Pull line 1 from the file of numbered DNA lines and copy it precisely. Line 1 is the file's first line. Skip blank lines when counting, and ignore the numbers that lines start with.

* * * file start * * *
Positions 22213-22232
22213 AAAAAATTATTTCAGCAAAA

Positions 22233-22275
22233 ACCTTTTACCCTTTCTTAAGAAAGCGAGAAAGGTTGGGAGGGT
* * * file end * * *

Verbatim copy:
Positions 22213-22232